I was not long back from the tour when the DDRA AGM was upon us, and it was a rather traumatic one as membership had been falling rapidly in the years after Dorothy’s death and there was a move to wind up the association before we found ourselves in an impossible position. I was deeply uneasy at this but with touring in Germany I wasn’t in a position to do much about it. I don’t want to rake over old ground so I’ll just say that it turned out that the motion was defeated, but in the process we lost Val Bierman who as editor and chief organiser had been the mainstay of Whispering Gallery magazine and in effect the DDRA and its forerunner the DDF for all the years they had been going. Val received a remuneration for her work but it has to be said that it didn’t remotely begin to cover the vast amount of work that she did. Losing her abilities was a grievous blow and it meant that the committee would have to completely change its functions and spread all the work over a wide range of people. We were fortunate that the new committee members were willing and able to take this on but I think everyone found out just how much work and time was involved. We began a thorough review of just about everything that the DDRA was involved in and email flew thick and fast for many months afterwards.

I should also mention the Sunday trip of that AGM weekend which was to Stirling. We had a glorious hot April day and were guided on our way round Stirling Castle by Doreen Grove of Historic Scotland who gave us some wonderful insights into the development and history of the castle, which was one of the most important pieces of royal architecture of its period. We also got to see the superb Unicorn Tapestrys being woven, which we had been given an excellent talk on the previous day by the artist who had not long previously finished the first of them – the Unicorn in the Garden – which was now on display in the Chapel Royal.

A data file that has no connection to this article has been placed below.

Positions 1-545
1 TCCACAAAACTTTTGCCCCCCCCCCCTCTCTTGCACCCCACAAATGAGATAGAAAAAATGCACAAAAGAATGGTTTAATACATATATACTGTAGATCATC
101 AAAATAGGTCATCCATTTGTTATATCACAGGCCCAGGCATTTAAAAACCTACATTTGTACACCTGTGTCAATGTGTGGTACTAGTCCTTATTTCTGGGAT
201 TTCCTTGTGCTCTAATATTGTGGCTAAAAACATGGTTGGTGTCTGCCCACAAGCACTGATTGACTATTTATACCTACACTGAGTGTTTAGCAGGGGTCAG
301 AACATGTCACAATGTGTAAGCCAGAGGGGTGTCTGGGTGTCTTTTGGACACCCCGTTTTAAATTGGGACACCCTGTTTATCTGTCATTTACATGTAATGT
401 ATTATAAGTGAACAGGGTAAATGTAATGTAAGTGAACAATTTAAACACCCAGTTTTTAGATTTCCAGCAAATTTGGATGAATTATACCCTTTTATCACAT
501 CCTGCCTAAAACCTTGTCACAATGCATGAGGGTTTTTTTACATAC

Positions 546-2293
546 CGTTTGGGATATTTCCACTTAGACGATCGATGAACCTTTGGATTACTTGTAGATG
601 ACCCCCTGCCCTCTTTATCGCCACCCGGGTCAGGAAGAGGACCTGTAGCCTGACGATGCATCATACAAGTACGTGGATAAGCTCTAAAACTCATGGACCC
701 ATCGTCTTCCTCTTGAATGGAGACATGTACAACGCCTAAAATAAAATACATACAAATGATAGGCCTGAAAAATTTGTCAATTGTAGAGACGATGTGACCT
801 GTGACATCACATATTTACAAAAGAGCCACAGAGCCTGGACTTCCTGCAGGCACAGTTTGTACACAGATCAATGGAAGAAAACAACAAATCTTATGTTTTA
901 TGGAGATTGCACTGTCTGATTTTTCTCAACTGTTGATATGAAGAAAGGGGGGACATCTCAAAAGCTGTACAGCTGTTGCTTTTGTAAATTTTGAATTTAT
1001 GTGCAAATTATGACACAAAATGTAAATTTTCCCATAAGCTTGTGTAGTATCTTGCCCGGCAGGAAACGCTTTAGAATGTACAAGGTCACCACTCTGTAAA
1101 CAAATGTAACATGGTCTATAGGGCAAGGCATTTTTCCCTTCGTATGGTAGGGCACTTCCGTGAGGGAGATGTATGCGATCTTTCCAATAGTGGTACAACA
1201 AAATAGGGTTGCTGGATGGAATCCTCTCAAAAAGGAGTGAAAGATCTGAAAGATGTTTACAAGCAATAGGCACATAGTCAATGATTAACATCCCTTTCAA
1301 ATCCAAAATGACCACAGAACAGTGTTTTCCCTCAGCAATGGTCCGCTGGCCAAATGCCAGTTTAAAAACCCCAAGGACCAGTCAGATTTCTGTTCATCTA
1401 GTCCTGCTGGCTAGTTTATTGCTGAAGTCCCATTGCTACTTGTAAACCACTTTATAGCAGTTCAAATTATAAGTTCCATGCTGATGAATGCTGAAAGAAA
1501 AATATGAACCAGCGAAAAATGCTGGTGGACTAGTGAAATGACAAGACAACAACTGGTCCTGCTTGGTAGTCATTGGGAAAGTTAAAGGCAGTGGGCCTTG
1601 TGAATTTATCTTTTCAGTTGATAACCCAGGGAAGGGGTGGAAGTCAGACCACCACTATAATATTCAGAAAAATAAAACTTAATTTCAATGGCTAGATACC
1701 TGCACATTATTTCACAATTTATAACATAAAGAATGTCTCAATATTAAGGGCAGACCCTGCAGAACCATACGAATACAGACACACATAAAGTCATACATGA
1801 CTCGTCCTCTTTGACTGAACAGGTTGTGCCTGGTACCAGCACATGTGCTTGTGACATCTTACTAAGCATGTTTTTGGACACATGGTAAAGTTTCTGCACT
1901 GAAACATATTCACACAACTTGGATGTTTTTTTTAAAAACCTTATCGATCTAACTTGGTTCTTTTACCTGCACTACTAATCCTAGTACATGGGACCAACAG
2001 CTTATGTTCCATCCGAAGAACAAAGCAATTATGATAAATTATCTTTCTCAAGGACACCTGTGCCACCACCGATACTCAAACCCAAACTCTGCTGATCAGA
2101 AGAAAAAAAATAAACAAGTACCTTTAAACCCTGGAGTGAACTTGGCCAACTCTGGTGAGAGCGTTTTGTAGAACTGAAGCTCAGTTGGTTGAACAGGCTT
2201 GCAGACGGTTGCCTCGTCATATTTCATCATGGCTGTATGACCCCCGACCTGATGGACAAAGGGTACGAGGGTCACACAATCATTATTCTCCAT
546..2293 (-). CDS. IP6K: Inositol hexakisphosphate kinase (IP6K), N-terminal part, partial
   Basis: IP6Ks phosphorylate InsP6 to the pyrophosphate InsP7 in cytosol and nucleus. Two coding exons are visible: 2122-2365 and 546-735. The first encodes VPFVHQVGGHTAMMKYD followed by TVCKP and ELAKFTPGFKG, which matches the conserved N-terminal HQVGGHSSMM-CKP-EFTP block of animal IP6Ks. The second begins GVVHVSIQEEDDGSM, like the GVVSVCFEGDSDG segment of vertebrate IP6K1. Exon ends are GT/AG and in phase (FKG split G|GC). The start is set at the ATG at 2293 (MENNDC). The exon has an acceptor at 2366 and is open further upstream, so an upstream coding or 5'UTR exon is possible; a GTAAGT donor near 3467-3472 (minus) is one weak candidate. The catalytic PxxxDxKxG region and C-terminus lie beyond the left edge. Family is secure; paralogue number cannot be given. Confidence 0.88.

I added a Stirling page to the Dunnett Places to Visit section with photographs from that trip. Access it via the North page on the menu or see the photos directly at http://www.dorothydunnett.co.uk/dustirling.htm

I was back to looking for work and was just about to start up my own little web design business when a former colleague from a couple of years earlier asked me to join his new company and I started travelling out to Livingston every day. After 21 years of walking to work at Thins it was a shock to become a commuter, though at least I was always heading in the opposite direction to the bulk of the traffic!